By Catherine Bolgar
Just as humans develop from a single cell and end up with some 13 trillion cells by the time they’re born nine months later, so too do products start with a concept or definition—essentially a single data point.
Whether that definition is expressed as a design on paper or digitally, it represents data, explains Callum Kidd, lecturer and leading configuration management researcher at the University of Manchester, U.K. The data then evolves, matures, is iterated and eventually becomes a defined configuration, which is a collection of more data. That process turns out a product whose use, maintenance, quality and lifecycle may be monitored, generating still more data.
We have created a digital world and [have] become more and more adept at creating data. But we haven’t created awareness of managing data, from creation to disposal,” Mr. Kidd says.
Just as in the single-cell example above, “We create life in data from day one, not by adding in something along the way. True, nature has taken millions of years to perfect this, but we need to learn lessons faster if we are to manage products and systems through life effectively.”
Keeping track of this process can be mind-boggling, due to the many changes along the way—and especially when it involves many partners, suppliers and sub-tier suppliers. This is where configuration management enters the scene.
“Configuration management is how we define a configuration, which is essentially data at some level of maturity,” he says. “By evolving that data, and managing changes to it reflecting the evolution of its definition, we create physical structures, or systems. These, however, are just data represented in a physical form. Essentially, we manage [product] design and [product] definition data through life. The validated physical representation is merely proof that the data was valid.
Configuration management is like just-in-time [manufacturing] for data,” he adds. “It gets the right data in the right format to the right people at the right time.”
Configuration management is closely linked with product lifecycle management, or PLM, which follows a product from concept to disposal. But “that’s a one-dimensional, linear view of the world,” Mr. Kidd says. “In reality, we share information backward and well as forward.”
Taking the aerospace industry as an example, “it’s highly possible that due to complex work-share arrangements, we could be managing changes in the design, manufacture and support phases of the life cycle concurrently,” Mr. Kidd says. “This adds considerable complexity in managing the status of data at any point in time. We need to know exactly what we have if we are to manage changes to that data effectively. That is one of our greatest challenges in a modern business environment.”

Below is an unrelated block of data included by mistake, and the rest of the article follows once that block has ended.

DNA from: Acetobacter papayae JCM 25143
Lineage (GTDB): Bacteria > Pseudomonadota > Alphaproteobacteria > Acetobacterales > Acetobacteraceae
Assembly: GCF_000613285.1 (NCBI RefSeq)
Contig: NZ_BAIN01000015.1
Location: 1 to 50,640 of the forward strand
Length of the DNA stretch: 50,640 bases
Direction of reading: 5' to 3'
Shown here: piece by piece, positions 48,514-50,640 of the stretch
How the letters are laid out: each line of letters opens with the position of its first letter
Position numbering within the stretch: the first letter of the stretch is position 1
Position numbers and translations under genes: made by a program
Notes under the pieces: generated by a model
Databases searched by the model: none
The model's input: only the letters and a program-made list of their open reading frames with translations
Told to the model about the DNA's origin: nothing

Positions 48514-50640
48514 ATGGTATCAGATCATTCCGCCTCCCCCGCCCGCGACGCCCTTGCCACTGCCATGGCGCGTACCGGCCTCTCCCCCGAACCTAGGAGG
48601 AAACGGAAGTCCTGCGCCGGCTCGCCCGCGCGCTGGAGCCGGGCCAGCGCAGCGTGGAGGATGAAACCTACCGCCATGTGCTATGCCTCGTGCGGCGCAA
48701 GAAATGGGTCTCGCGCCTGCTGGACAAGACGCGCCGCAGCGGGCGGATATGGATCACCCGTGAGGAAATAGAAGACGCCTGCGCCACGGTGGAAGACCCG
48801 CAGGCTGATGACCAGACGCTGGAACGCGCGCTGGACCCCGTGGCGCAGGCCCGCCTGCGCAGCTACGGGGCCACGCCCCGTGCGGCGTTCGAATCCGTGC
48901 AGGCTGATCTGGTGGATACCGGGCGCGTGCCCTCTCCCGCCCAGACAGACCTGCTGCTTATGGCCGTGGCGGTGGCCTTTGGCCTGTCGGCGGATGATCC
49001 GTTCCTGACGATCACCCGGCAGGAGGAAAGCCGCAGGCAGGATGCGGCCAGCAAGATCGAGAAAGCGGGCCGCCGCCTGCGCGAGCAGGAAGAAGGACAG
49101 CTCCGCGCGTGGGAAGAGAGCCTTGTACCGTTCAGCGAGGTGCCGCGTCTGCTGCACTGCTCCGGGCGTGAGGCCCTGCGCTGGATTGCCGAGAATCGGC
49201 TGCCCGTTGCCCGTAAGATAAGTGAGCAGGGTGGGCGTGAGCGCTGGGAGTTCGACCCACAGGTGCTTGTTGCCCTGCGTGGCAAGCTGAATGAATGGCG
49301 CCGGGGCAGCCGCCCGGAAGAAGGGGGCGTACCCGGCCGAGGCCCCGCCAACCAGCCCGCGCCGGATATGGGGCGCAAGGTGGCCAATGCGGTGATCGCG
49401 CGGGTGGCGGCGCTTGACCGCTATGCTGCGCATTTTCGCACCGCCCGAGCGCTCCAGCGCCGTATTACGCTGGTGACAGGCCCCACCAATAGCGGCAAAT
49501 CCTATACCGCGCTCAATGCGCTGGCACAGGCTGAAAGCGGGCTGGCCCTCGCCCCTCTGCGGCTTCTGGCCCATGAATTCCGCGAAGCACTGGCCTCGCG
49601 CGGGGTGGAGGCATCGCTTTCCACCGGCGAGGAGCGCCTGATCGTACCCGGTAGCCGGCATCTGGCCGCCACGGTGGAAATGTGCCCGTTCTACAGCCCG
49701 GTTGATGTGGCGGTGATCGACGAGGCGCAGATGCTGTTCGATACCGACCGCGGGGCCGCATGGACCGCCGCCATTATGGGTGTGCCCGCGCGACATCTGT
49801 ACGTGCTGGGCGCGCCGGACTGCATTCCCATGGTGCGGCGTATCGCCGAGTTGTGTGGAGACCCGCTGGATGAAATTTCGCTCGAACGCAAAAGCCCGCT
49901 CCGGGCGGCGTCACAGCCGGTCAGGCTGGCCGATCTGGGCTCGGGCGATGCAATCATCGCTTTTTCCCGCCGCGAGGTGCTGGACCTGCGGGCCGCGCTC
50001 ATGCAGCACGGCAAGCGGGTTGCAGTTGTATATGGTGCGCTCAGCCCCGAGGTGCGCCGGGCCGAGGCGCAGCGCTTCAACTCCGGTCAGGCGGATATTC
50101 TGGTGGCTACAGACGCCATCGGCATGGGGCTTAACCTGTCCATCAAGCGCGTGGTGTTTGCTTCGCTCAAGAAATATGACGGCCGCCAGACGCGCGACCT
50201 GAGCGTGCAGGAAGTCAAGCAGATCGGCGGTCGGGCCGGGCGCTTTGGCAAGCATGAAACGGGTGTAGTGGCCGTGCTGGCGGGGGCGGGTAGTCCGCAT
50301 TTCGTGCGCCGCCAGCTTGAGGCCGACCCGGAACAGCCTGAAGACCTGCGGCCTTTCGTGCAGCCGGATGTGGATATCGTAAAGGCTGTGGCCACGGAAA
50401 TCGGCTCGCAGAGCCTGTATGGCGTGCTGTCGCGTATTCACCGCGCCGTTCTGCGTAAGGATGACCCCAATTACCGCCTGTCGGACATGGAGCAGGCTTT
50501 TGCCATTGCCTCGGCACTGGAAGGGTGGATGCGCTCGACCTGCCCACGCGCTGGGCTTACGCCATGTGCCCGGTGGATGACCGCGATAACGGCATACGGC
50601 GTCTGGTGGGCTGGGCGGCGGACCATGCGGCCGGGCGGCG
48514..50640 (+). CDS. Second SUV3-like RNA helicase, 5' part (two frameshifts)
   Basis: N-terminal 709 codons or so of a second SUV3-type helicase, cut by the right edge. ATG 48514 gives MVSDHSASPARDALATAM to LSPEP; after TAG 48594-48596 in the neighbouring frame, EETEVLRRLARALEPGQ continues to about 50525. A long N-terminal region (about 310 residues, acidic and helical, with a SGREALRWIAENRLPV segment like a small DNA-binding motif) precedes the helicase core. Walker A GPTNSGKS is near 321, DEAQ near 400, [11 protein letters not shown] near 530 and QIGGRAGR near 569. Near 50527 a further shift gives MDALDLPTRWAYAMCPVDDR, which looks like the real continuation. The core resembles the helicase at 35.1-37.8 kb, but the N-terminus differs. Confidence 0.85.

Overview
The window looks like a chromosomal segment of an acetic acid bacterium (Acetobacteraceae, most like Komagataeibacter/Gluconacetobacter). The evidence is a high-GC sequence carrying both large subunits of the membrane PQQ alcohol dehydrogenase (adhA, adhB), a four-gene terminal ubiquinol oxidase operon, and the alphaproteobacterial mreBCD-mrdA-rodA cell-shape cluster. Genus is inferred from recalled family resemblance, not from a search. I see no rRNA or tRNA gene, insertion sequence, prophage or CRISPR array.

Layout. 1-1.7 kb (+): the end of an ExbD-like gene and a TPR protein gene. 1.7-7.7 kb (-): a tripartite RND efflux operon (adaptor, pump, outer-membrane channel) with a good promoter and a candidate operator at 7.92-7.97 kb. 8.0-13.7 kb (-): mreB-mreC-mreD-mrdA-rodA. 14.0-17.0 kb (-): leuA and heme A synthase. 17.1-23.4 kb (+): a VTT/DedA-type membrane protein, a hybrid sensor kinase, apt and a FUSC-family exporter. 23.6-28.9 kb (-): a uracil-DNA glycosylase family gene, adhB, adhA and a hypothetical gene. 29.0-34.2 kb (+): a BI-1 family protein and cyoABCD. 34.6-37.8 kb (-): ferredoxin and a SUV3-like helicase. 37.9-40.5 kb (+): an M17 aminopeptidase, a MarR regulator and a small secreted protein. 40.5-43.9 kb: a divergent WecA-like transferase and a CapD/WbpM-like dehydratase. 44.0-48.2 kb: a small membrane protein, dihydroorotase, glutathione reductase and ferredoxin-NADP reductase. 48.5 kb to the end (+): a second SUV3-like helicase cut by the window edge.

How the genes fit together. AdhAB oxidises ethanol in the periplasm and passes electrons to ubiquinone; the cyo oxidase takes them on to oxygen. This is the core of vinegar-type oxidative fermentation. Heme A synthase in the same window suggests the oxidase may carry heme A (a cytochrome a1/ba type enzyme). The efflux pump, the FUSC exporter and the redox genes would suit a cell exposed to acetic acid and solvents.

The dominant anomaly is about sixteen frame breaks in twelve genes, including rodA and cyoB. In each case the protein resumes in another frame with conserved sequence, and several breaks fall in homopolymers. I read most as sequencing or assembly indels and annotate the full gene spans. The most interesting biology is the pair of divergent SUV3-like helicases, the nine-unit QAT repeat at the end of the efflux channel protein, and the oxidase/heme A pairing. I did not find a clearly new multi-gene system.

A survey of more than 500 companies last year, Aberdeen Group, a technology, analytics and research firm based in Waltham, Massachusetts, found that for many companies configuration management remains a manual, handwritten process. Aberdeen separated the companies into “leaders” and “followers,” and found that only 54% of leaders and a mere 37% of followers had automated or digital change management.
Yet, keeping track of frequent engineering changes during the development process is the top challenge, cited by 38% of companies. Among industrial equipment manufacturers, 46% named frequent engineering changes as their biggest challenge.
Changes are amplified by the increased complexity of products themselves. In another report, published in 2015, Aberdeen found a 13.4% increase in the number of mechanical components, a 19.6% climb in the number of electrical components and a 34.4% rise in lines of software code over the previous two years.
“Especially for industrial equipment manufacturers, products are getting more complex and customizable,” says Nick Castellina, vice president and research group director at Aberdeen Group. “Configuration management helps manage the flow of all that data and the lifecycle and needs of the shop floor. It centralizes all the visibility into the needs of each new product being built and how that interacts with any materials you’re trying to get at any stage.”
Visibility is important, because “sometimes it’s the minutest of things that can cause the biggest failures of all,” Mr. Kidd says. Automated configuration management not only ensures that all changes are recorded, along with the reasoning behind them, but also serves as a record in the future of every decision that was made in respect of a configuration’s life.
Change boards, which gather the relevant stakeholders, are the primary mechanism for approving change in configuration management. These boards are dealing with greater volume of change and complexity of the impact. That’s why “every piece of information in that room is retained and digitized. Notes that somebody makes but doesn’t communicate may be relevant,” Mr. Kidd says. Even emails are archived.
“We live in a litigious society,” he says. “Configuration management can prove you did the right thing, even if in the future a decision is called into question. You can show you made decisions based on the best possible information, and in the knowledge that you understood the status of the configuration at that point—in short, proving that you took due diligence in the process.”
Catherine Bolgar is a former managing editor of The Wall Street Journal Europe, now working as a freelance writer and editor with WSJ. Custom Studios in EMEA. For more from Catherine Bolgar, along with other industry experts, join the Future Realities discussion on LinkedIn.
Photos courtesy of iStock